Non-Anesthetized Plexus Technique for Infant (BPBP) MRI Evaluation (NAPTIME)
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|ClinicalTrials.gov Identifier: NCT03560999|
Recruitment Status : Active, not recruiting
First Posted : June 19, 2018
Last Update Posted : May 11, 2022
|Condition or disease|
|Brachial Plexus Palsy Due to Birth Trauma Injury Newborn|
Brachial plexus birth palsy (BPBP) affects approximately 1 in 1,000 newborns, and though the majority of infants regain full function of the affected arm without nerve surgery, those with more severe nerve root injuries will require it. Currently, the best way to determine who will need surgery is to measure the trajectory of muscle recovery by serial clinical exams, but the optimal time for nerve surgery (before 3 months of age) is earlier than the time it usually takes to determine whether the infant needs surgery (up to 6 months.) A non-invasive diagnostic test that identifies the more severe injuries that require surgery earlier than serial exams would improve treatment timing, planning, and accuracy, and ultimately outcomes.
The investigators have developed a rapid MRI sequence with high spatial resolution and soft tissue contrast that does not require sedation or injection of a contrast agent, and that appeared to accurately assess the severity of nerve injury in infants with BPBP in a pilot study. This pilot study demonstrated that the protocol distinguishes infants who ultimately needed surgery from those who recovered spontaneously. The purpose of the current study is to enroll 100 infants at 3 centers (Shriners Hospital for Children Northern California, Boston Children's Hospital, and Gillette Children's Hospital) over a 5 year period to validate this imaging protocol as the new "gold standard" to determine whether infants with BPBP need surgery, so that individuals who need it could have surgery earlier when it is more effective, and the parents of the majority who will recover spontaneously could be spared months of worry.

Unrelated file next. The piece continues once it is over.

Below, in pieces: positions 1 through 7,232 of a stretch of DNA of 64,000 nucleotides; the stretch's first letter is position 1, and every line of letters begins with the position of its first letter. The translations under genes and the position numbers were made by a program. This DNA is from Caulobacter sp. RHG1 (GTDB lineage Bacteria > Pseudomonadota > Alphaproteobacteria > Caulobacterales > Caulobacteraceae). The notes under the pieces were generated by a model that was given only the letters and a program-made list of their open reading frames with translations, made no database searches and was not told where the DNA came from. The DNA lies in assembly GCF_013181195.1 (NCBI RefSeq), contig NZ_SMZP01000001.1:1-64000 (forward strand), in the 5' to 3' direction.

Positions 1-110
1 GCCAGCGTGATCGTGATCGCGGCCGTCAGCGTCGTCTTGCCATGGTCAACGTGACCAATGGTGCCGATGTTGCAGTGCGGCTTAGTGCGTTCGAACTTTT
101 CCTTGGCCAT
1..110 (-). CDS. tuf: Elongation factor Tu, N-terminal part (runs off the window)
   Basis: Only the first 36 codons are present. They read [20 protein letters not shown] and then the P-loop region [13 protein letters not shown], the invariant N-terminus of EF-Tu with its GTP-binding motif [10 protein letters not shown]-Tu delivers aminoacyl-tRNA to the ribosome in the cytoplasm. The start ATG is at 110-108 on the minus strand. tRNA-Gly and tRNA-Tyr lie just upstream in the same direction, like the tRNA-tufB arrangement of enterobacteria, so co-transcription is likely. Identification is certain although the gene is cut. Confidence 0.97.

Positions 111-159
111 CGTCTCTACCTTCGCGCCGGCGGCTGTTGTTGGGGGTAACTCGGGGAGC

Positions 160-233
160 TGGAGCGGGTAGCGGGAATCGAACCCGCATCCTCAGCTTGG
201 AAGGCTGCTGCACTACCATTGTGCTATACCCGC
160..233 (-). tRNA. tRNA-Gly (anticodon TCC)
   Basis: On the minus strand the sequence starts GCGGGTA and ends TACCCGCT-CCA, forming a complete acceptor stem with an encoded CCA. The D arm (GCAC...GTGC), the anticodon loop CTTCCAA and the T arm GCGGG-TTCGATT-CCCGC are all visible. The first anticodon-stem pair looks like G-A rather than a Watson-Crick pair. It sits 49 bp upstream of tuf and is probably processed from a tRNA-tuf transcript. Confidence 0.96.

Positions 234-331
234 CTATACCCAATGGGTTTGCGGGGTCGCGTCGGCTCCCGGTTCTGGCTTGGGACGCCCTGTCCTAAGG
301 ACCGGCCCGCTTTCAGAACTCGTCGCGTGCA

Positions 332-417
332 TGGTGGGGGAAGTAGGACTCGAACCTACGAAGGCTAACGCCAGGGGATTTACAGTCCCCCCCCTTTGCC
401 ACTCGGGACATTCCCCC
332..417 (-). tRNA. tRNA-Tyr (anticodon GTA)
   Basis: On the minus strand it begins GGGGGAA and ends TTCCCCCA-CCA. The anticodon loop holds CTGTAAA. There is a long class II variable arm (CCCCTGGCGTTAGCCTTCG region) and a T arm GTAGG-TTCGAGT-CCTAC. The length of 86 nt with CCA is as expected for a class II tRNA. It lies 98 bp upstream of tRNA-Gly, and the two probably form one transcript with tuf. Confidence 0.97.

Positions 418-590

|Study Type :||Observational|
|Estimated Enrollment :||100 participants|
|Official Title:||Multi-Center: Non-Anesthetized Plexus Technique for Infant (BPBP) MRI Evaluation|
|Actual Study Start Date :||March 11, 2017|
|Estimated Primary Completion Date :||January 31, 2023|
|Estimated Study Completion Date :||January 31, 2023|
- Whether Surgery Occurs [ Time Frame: by 6 months of age ]The primary endpoint is the surgeon's decision for or against surgery, typically made by 6 months of age. Surgeons will make their decision based on all available clinical data, including the MRI, but will be blinded to the neuroradiologist's scoring of the SRS and its components.
- Intraoperative Findings [ Time Frame: At time of surgery. Surgery occurs solely due to clinical reasons, so surgery timing (if it occurs at all) varies based on the clinical needs of the patient. ]The secondary outcome will be the surgeon's intraoperative findings during brachial plexus reconstructive microsurgery. Specifically, agreement between MRI and intraoperative findings, with respect to the level(s) and extent of injury of each nerve root and the location of root injury (pre- vs. post-ganglionic) will be determined.
- AMS Scores (Hospital for Sick Children Active Movement Scale) [ Time Frame: At follow up visits up to 30 months of age ]Active Movement Scale (AMS) measures the strength of 15 different muscles based on a scale of 0-7; 0 is no motion, and 7 is full motion against gravity.
- Toronto Scores [ Time Frame: At follow up visits up to 30 months of age ]The Toronto score also measures the strength of 15 different muscles based on a scale of 0-7; 0 is no motion, and 7 is full motion against gravity The Toronto score is a shorthand designation of the key AMS muscle strengths, in which these muscle strengths are combined (summed).
To learn more about this study, you or your doctor may contact the study research staff using the contact information provided by the sponsor.
Please refer to this study by its ClinicalTrials.gov identifier (NCT number): NCT03560999
|United States, California|
|Shriners Hospitals for Children - Northern California|
|Sacramento, California, United States, 95817|
|United States, Massachusetts|
|Boston Children's Hospital|
|Boston, Massachusetts, United States, 02115|
|United States, Minnesota|
|Gillette Children's Specialty Healthcare|
|Saint Paul, Minnesota, United States, 55101|